Sven: Designers create an interactive prototype in Antetype as usual. They then „show“ it to the model: the click paths for evaluation scenarios are then displayed. Interactions that can’t simply be demonstrated in this way can be specified in a dialog. This could be comparing two prices, for example - when simply looking at the click path, the model only sees that I went for the cheaper option, not that I compared both prices and then opted for the cheaper product.

Figure 1: Visualization of simulated operation in Antetype P/M (right) and output from the ACT-R model (left)
Figure 1: Visualization of simulated operation in Antetype P/M (right) and output from the ACT-R model (left)

Here comes the most exciting part of evaluating with Antetype P/M. With this learned knowledge about the task and its existing general knowledge of how humans interact with user interfaces, the simulated user can now operate a prototype.

I can even watch as Antetype P/M visualizes the simulated user’s eye movements and shows how the cursor moves across the screen in real time, for instance. Designers can therefore observe in real time what this virtual test participant is doing and recognize important usability problems right away. Figure 1 shows how this kind of visualization looks on an interface for a riveting machine used on airplane wing units.

Finally, Antetype P/M provides an overview of all the results: this includes the time it took to complete the observed task and each individual interaction that was required on this journey. These values could be used to compare design alternatives or existing systems, for instance. Especially when it comes to the design of user interfaces for highly routine tasks, small performance improvements can have enormous consequences in terms of cost savings.

How exactly is it different from GOMS or CogTool?

Sven: We get performance predictions for routine and error-free operation using GOMS and CogTool. With Antetype P/M, integration into a comprehensive prototyping tool such as Antetype doesn’t just vastly reduce my workload. When we look closer, our first try involves the simulation of a beginner seeing the interface for the first time with only a description of what they should do. We can carry out the same task several times with the same model and observe how the user interface impacts the learning curve. This lets us predict how long it will take for users to become experts.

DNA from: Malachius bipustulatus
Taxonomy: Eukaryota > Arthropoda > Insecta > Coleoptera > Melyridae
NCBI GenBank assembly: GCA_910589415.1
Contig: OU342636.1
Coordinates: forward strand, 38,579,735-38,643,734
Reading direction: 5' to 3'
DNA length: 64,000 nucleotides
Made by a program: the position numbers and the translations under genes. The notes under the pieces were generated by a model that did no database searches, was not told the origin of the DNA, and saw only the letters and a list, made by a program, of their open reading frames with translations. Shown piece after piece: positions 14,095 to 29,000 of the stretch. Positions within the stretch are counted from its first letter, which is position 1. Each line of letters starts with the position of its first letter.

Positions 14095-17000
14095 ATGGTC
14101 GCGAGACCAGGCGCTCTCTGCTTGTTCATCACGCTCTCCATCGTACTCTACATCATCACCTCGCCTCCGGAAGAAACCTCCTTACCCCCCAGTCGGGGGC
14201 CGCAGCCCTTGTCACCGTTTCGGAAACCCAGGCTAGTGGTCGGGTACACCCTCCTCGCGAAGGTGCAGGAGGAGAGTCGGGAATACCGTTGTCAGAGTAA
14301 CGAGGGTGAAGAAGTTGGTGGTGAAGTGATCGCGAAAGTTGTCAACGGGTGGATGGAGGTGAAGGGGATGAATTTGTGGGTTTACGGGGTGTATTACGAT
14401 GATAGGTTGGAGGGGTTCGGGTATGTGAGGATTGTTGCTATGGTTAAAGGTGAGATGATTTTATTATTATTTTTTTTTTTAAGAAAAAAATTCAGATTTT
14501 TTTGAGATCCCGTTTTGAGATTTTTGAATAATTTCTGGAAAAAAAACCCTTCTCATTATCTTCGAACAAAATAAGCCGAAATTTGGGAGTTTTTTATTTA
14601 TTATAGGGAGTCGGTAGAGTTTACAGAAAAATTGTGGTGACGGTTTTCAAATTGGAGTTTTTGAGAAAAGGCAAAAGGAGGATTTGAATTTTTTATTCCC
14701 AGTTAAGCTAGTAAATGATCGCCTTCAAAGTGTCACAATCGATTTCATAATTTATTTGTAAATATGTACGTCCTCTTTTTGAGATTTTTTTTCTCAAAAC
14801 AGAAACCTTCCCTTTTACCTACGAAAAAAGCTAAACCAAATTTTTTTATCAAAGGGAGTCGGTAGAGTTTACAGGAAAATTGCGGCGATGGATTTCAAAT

How good are these predictions then? Can you assess the quality of the predictions?

Sven: Of course, we asked ourselves this question when we were completing the first prototypes of Antetype P/M. That’s why we carried out multiple studies where we compared our software’s predictions with the times of real users. We report the impressive results of this comparison in two scientific papers.

That all sounds super interesting... so when can I use Antetype P/M?

Sven: With the current state of development, we’re working on a “proof of concept” right now. Up to now, we’ve been able to show that performance predictions à la GOMS can be carried out considerably more conveniently with Antetype P/M and that we can also make statements about the learnability of a user interface. Antetype P/M facilitates the simulation of motor interactions such as eye and mouse movements and the simulation of cognitive processes such as comparing prices in the interface and recognizing grouping. We’re currently working on giving the cognitive model more general knowledge about the operation of user interfaces so we can simulate more complex interactions as well. We’re also experimenting with the simulation of errors during operation.

Where can I find out more about the research project?

Sven: We presented a comprehensive overview of the functions and details of Antetype P/M last year at the Human Computer Interaction International (HCII) conference in Las Vegas. There’s also a publication in the conference transcript. We presented our latest results at the Designing Interactive Systems conference in San Diego. The paper has just been published.

Prof. Dr. Jan Conrad, Prof. Dr. Dieter Wallach and Sven Fackert at the HCI 2019 in Las Vegas

Any final words?

Sven: At this point, we’d like to thank the Federal Ministry for Education and Research (BMBF) for funding the SiBed project under funding ID 01IS16037A.

Thank you, Sven, for a great chat!

As a UX Researcher and Software Engineer at Ergosign, Sven is always on the look-out for new ways to improve interactions between humans and machines.

As part of the SiBed research project, he is investigating the possibilities of model-based usability evaluations using cognitive models in Antetype.
Looking forward, it may be possible to further develop the internally generated prototype up to publication as an Antetype plug-in.

Sven Fackert

Sven Fackert UX Researcher, UX Software Engineer